Road types and conditions in Bhutan
The most isolated country in the world, the kingdom of Bhutan is located on the southern border of the eastern Himalayas, wedged between Tibet to the north and India to the south. It wasn’t until 1961 that the first development plan began, with the 175-kilometer tarmac road from Phuentsholing to Thimphu, which later had a branch connecting the main road to Paro.
The main route through Bhutan is the EastWest Highway, known locally as the Side Road, which runs from Phuentsholing at the Indian border in southwestern Bhutan to Trashigang in the east. This road has branch lines for cities such as Thimphu, Punakha, and Paro and is widely used for most east-west travel in the country.
Bhutan is a hilly, mountainous country at the foot of the lowest hills and mountains of the Himalayas. The roads tend to go up and down mountains, along valleys, and through high mountain passes, and are winding and often dangerous, as they rarely have more than one lane. Bhutan is not a place where high speeds can be maintained, hence the maximum speed limit of only 50 km / h on roads outside the city.
Eastern and Western Bhutan
Western Bhutan actually has more highways than anywhere else, with paved roads connecting Thimphu to Paro and Punakha, all exits for Ha to the west, and southwest to Chukha and Phuentsholing. In the central region, apart from the secondary road, the paved roads head only to Wangdue Phodrang and Zhemgang, extending south to Gelephu and Sarpang for the border posts in India. Likewise, eastern Bhutan has fewer roads, with branches from the secondary road at Trashigang heading north to Trashiyangtse and Lhuntse, and south to Pemagatshel and Samdrup Jongkhar.
The road between Paro, Thimphu, and Punakha is actually considered one of the best roads in the kingdom, especially the section between Paro International Airport and the capital of Thimphu, which is now an upgraded two-lane highway. scenic Paro Valley, the roads are smooth and paved which is easier to drive, while the road to Thimphu is on a two-lane asphalt which is one of the most used roads in the country as all visitors enter through Paros airport At a distance of around 51 kilometers, this busy road takes you to the capital from the airport in around 1 hour and 20 minutes. From Thimphu to Punakha, the road is not as good, although it is called a “highway”. The highest pass along this route from Paro to Punakha, you can actually see the highest mountains in the Himalayas, including the highest mountain in Bhutan, Mount Gangkhar Puensum.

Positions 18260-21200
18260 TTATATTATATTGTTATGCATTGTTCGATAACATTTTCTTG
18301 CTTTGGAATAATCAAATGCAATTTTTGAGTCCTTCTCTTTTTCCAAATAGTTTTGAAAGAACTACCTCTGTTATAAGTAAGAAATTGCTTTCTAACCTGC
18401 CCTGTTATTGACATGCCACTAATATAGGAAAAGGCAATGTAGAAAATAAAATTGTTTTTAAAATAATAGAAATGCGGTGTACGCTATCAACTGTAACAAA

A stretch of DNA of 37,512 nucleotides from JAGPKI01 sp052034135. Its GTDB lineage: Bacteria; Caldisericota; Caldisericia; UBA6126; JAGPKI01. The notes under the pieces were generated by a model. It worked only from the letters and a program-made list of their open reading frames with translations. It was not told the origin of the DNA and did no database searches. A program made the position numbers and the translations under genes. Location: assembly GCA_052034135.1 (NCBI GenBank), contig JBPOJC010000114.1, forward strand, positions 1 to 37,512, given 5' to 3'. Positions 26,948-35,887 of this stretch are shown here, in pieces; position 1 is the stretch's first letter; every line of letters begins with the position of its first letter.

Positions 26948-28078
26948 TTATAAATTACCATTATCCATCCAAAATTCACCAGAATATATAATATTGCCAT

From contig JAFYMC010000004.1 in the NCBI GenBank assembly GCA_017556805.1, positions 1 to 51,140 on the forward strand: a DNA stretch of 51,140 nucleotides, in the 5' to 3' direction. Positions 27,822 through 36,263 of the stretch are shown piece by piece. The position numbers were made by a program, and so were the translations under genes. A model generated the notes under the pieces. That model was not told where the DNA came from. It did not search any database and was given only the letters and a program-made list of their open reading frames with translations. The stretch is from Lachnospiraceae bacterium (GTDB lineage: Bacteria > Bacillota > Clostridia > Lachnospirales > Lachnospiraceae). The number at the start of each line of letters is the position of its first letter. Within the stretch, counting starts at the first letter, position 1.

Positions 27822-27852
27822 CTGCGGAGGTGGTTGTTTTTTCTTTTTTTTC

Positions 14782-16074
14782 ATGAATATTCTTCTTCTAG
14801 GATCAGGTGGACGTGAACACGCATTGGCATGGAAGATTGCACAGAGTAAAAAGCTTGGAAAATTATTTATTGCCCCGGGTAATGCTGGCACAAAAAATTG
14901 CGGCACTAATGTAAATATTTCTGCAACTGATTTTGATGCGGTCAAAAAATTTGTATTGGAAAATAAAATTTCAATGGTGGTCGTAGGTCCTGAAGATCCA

If you are planning to go mountain biking in Bhutan, then a rare surprise awaits you. Few places in the world have the breathtaking scenery needed for the best mountain biking, as well as some of the greatest mountain areas for biking. The roads in Paro are better than in most places in Bhutan, with the possible exception of Thimphu.
The road leading to the Paro-Haa-Paro track is a good asphalt road with only a few stretches of dirt road, while the road out of Paro heading northwest along the Paro valley, which is a popular cycle path, is half asphalt and half earth. The path from Paro to Thimphu follows the route of the new highway, a two-lane asphalt that runs 51 kilometers to the capital. Following the valleys southeasterly from Paro, then turning northeast towards Thimphu at the ParoThimphu Bridge over Wang Chu, the road is a delightfully easy route even for a novice cyclist